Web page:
Proud of? I’m intrinsically never satisfied, always aware I’m falling desperately short of what I want, need, to write. Driven to try again, and again, that little bit harder. Some books come out better than others, I suppose. Humans are inevitably — given the size of their brains and the fact that we find picking fleas off each other socially unacceptable these days — fairly complex creatures, which means firstly that I write some vastly different books, and secondly that some books appeal to individuals more than others. I’m lucky in that I’ve managed to avoid being pigeon-holed (although every now and again some drongo will tell you I write gun-porn AKA Military SF. This will tell you said drongo has never read anything I’ve written but still knows it all. At last look I’ve written two Military sf/satire/humour books (Rats Bats and Vats, and The Rats, the Bats and the Ugly, in a scenario in which firearms as weapons of war were futile. I’ve written Steampunk, Alternate history, Hard sf/satire, Urban Fantasy/satire, High Fantasy, Space opera, even a short or two which would pass as paranormal romance in bad light. I’d guess. I’d guess I probably enjoy the social satire aspect – it tends to be in most books, just more in some. It’s the lovely scent of sacred cow on the barbie…
What are you working on at the moment and when can readers look forward to seeing it available?
Books. When I’m finished. Ok, to be less of a pain in the butt, that’s a very hard question. I have several books in process – two finished, being edited and fact/offence checked (I really don’t mind being offensive, on purpose. It’s when I do it by accident that I hate it) one of which is high fantasy and destined to be self-pubbed, one of which is YA – contemporary fantasy (I’d say urban fantasy except it is rural Australian) one more with my co-author (another Heirs of Alexandria Goat-gagger.) another in “I could finish this in three weeks” phase – that’s not even Sf/Fantasy but a who-dunnit. Then there’s two other part written books to be finished… There will be at least two out by year end. I’m also working on raising pigs, but only a few of my mates have a chance at seeing the bacon.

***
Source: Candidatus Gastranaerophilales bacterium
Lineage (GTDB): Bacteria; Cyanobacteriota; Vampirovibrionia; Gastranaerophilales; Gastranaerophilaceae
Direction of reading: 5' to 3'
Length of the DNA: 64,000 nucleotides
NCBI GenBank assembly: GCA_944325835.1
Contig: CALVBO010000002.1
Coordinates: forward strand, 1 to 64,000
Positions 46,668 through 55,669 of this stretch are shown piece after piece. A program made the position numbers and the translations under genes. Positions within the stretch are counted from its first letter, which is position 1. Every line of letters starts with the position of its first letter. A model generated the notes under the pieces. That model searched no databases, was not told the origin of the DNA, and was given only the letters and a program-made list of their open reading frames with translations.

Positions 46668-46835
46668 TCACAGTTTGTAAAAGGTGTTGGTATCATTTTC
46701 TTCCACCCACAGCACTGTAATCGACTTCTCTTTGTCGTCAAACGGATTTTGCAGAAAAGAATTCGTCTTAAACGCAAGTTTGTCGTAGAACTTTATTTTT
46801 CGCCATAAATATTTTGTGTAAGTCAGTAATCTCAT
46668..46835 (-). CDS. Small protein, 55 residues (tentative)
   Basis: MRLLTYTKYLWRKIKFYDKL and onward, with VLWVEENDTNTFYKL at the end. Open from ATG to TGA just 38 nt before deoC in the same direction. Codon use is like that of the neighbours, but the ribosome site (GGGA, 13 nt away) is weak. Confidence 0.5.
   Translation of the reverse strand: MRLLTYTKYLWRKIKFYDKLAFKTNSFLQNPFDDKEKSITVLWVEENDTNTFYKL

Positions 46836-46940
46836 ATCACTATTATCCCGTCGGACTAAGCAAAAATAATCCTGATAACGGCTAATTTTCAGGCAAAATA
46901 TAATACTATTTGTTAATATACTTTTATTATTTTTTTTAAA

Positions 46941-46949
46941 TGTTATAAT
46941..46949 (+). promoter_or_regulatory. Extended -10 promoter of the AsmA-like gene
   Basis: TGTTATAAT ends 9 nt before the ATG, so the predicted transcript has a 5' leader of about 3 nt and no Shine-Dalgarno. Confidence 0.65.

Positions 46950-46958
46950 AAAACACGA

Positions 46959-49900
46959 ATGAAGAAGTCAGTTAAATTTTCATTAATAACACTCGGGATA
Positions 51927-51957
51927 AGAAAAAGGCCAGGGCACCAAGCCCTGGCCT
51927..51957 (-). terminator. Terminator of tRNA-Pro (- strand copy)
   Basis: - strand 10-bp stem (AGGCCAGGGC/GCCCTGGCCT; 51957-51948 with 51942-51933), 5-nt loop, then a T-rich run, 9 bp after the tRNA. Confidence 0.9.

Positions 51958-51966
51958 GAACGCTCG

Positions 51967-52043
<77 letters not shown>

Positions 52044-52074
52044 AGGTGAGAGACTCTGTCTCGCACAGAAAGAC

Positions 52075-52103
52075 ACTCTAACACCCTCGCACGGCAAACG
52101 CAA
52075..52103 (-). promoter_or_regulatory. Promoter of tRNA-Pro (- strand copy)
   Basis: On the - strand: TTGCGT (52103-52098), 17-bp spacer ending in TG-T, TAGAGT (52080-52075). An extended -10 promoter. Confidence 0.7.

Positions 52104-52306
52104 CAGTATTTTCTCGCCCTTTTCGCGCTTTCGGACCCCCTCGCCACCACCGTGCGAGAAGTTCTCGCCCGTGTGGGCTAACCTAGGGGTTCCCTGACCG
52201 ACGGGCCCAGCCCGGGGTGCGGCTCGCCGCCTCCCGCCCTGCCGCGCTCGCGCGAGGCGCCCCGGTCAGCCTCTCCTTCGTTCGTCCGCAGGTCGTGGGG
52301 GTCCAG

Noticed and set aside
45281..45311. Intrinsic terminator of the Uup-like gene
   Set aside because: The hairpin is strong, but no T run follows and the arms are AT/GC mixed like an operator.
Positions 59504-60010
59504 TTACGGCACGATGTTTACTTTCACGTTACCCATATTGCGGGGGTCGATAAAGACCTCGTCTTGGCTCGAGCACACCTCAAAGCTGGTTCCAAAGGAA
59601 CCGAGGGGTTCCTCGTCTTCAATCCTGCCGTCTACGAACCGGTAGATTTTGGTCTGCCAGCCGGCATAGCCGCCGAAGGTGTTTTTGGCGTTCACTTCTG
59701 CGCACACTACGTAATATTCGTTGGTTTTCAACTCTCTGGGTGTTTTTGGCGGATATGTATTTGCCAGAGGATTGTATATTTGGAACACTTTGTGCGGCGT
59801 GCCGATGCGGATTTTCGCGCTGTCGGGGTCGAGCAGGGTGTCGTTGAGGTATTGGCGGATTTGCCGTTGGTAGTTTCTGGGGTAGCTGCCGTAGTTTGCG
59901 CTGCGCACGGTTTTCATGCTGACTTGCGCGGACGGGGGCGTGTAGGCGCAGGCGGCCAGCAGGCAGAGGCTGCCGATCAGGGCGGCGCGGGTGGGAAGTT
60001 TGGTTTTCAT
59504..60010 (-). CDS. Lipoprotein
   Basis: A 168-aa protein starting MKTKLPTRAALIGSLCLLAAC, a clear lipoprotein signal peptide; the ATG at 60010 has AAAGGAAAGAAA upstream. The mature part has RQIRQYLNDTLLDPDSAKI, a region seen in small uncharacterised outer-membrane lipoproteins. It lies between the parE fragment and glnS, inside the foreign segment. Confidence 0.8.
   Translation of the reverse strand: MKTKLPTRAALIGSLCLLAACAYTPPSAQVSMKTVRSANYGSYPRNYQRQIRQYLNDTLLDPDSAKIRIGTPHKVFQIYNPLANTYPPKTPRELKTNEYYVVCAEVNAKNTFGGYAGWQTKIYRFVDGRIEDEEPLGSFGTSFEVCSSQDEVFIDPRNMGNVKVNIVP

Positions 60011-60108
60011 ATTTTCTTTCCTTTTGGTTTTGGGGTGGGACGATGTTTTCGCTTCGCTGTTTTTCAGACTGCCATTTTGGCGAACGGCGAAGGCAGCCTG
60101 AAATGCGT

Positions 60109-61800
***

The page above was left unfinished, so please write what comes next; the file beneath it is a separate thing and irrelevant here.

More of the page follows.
What Australian works have you loved recently?
Hmm. Against expectations (I don’t really do horror-ish tales) I really enjoyed Claire McKenna’s ‘Yard’ in ‘Use only as Directed’ (edited by Simon Petrie and Edwina Harvey). I can recommend Glenda Larke’s The Lascar’s dagger too.
Have recent changes in the publishing industry influenced the way you work? What do you think you will be publishing/writing/reading in five years from now?
Heh. I don’t have a spare 100 000 words worth of time to expand on a theme I think a lot about (and am probably as wrong as anyone else about). A few thoughts: The publishing industry changing so fast and so dramatically, I don’t think anyone really knows. I expect in the battle between the conservative forces of traditional publishing (that’s been bleeding per literate capita fiction readers for half a century) they will put up far more restrictive contracts for authors, and almost certainly attempt legislative or more big corporate collusion (as in the Apple-big 5 agency DoJ case) to try to maintain the status quo. It’s going to get nasty, and they will use authors as cannon-fodder. They always have, and we’re expendable and easily replaced in their eyes. Secondly, success – for authors – will undoubtedly go to those who find out what readers want and give it to them (both in terms of price and content) – which is why I am putting my money where my mouth is and going directly to self-publishing. This could actually have a substantial effect on the number of fiction readers out there. Yes, there would be very little literary establishment control over what the people (“Eoh, the lower classes (phew, the stink of the great unwashed)! They never know what’s good for them, eh.”) wanted to read, but in the medium and longer term more reading, any reading, is good for literature and society. Thirdly there will be a substantial drop off in self-publishing – it’s harder to be successful than people realize, and at the moment it is still the honeymoon. Things that I hope won’t happen: The big 5 will successfully close down e-books outside their control. This is what they want to do, and it would be a disaster for readers and reading (the per capita fiction trend would continue) and even more so for writers. It’s a real possibility, and needs to be opposed at all costs. Secondly, that the Aussie sf/fantasy establishment will follow the American sf/fantasy establishment – effectively the marketing arm of the big 5. That has become painfully politically correct, very literary and very political. That’s not been good news for the number readers they have, and runs counter to the way I see Australians. Sf and fantasy need to be of the people, rooted in Australia, and a broad church. There’s a space for all sub-genres and if one starts going tall poppy… something is wrong.
This interview was conducted as part of the 2014 Snapshot of Australian Speculative Fiction. We’ll be blogging interviews from 28 July to 10 August and collating the links at SF Signal. You can read interviews at: